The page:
Source: https://penntoday.upenn.edu/

How To Treat Oral Plaque Without Drugs

When the good and bad bacteria in our mouth become imbalanced, the bad bacteria form a biofilm (aka plaque), which can cause cavities, and if left untreated over time, can lead to cardiovascular and other inflammatory diseases like diabetes and bacterial pneumonia.

A team of researchers from the University of Illinois has recently devised a practical nanotechnology-based method for detecting and treating the harmful bacteria that cause plaque and lead to tooth decay and other detrimental conditions.

Oral plaque is invisible to the eye so dentists currently visualize it with disclosing agents, which they administer to patients in the form of a dissolvable tablet or brush-on swab. While useful in helping patients see the extent of their plaque, these methods are unable to identify the difference between good and bad bacteria.

In this illustration, nanoparticles attach to or are taken up by the bacteria cells. Pan and his students are the first group to demonstrate that early detection of dental plaque in the clinic is possible using the regular intraoral X-ray machine which can seek out harmful bacteria populations.

Presently in the clinic, detection of dental plaque is highly subjective and only depends on the dentist’s visual evaluation,” said Bioengineering Associate Professor Dipanjan Pan, head of the research team. “We have demonstrated for the first time that early detection of dental plaque in the clinic is possible using the regular intraoral X-ray machine which can seek out harmful bacteria populations.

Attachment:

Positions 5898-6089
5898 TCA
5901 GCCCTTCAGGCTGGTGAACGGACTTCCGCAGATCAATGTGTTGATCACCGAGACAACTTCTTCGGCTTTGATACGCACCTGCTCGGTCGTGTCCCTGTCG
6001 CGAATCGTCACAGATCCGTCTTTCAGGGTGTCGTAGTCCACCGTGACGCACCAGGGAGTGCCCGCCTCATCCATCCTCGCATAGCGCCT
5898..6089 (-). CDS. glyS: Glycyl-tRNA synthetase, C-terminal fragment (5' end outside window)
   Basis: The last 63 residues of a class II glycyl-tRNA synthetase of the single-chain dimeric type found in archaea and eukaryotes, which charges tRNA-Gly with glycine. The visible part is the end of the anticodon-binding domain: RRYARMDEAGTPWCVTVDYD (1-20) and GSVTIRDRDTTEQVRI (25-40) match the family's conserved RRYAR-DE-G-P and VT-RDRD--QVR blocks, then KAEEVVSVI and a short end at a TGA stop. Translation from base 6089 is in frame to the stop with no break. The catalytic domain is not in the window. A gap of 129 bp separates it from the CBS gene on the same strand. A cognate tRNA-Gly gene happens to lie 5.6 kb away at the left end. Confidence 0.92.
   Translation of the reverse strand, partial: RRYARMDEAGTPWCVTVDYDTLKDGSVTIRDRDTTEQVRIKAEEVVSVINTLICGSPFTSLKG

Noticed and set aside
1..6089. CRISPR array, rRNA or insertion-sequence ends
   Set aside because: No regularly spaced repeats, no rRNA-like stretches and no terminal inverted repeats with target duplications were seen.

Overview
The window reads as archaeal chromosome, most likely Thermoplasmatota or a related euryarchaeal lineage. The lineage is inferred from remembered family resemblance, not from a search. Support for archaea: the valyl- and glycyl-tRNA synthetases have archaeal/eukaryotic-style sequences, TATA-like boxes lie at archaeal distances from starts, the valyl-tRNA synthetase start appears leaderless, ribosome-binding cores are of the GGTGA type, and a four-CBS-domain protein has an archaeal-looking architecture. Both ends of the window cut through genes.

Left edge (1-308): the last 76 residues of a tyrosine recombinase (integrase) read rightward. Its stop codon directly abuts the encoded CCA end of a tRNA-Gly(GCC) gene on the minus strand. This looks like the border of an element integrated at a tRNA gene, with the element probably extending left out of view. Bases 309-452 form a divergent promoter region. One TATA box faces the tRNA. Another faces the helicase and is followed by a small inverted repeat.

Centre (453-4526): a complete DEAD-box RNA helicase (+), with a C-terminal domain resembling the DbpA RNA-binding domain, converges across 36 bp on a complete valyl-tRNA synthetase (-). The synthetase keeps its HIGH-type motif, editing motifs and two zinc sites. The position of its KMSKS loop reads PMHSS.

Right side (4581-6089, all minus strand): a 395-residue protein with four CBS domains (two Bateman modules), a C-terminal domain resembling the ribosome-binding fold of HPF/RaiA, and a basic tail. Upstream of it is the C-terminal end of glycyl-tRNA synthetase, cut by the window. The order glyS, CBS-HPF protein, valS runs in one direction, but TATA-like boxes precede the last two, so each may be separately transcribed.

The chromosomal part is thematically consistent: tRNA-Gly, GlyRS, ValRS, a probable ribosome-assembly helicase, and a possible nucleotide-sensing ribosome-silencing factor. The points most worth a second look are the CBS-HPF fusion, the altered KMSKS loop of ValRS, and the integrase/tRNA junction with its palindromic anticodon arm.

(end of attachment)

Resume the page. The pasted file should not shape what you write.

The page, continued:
In order to accomplish this, Fatemeh Ostadhossein, a Bioengineering graduate student in Pan’s group, developed a plaque detection probe that works in conjunction with common X-ray technology and which is capable of finding specific harmful bacteria known as Streptococcus mutans (S. mutans) in a complex biofilm network. Additionally, they also demonstrated that by tweaking the chemical composition of the probe, it can be used to target and destroy the S. mutans bacteria.

The probe is comprised of nanoparticles made of hafnium oxide (HfO2), a non-toxic metal that is currently under clinical trial for internal use in humans. In their study, the team demonstrated the efficacy of the probe to identify biochemical markers present at the surface of the bacterial biofilm and simultaneously destroy S. mutans. They conducted their study on Sprague Dawley rats.

In practice, Pan envisions a dentist applying the probe on the patient’s teeth and using the X-ray machine to accurately visualize the extent of the biofilm plaque. If the plaque is deemed severe, then the dentist would follow up with the administering of the therapeutic HfO2 nanoparticles in the form of a dental paste.

In their study, the team compared the therapeutic ability of their nanoparticles with Chlorhexidine, a chemical currently used by dentists to eradicate biofilm. “Our HfO2nanoparticles are far more efficient at killing the bacteria and reducing the biofilm burden both in cell cultures of bacteria and in [infected] rats,” said Ostadhossein, noting that their new technology is also much safer than conventional treatment.

Source: https://bioengineering.illinois.edu/